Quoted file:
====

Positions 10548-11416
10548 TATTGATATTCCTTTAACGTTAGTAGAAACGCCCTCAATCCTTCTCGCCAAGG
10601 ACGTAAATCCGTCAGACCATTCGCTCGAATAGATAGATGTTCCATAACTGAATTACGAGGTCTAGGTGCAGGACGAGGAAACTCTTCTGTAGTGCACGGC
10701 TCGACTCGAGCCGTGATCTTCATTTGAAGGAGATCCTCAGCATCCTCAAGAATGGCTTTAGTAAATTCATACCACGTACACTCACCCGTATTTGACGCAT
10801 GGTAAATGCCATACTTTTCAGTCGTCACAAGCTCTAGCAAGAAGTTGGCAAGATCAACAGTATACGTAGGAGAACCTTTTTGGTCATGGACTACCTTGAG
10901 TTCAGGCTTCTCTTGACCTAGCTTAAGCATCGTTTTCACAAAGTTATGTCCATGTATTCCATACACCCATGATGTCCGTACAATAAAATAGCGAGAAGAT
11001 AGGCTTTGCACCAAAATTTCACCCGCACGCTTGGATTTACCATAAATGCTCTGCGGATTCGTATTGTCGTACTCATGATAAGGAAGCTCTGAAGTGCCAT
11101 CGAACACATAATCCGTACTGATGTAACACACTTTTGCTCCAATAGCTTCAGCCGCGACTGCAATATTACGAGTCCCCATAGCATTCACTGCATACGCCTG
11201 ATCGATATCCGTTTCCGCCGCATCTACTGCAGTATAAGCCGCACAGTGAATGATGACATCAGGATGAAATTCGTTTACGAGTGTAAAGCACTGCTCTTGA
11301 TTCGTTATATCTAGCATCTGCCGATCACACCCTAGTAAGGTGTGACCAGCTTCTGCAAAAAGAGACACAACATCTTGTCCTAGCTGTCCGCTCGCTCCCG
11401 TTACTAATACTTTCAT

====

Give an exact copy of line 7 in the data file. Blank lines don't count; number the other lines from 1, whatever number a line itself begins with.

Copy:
11001 AGGCTTTGCACCAAAATTTCACCCGCACGCTTGGATTTACCATAAATGCTCTGCGGATTCGTATTGTCGTACTCATGATAAGGAAGCTCTGAAGTGCCAT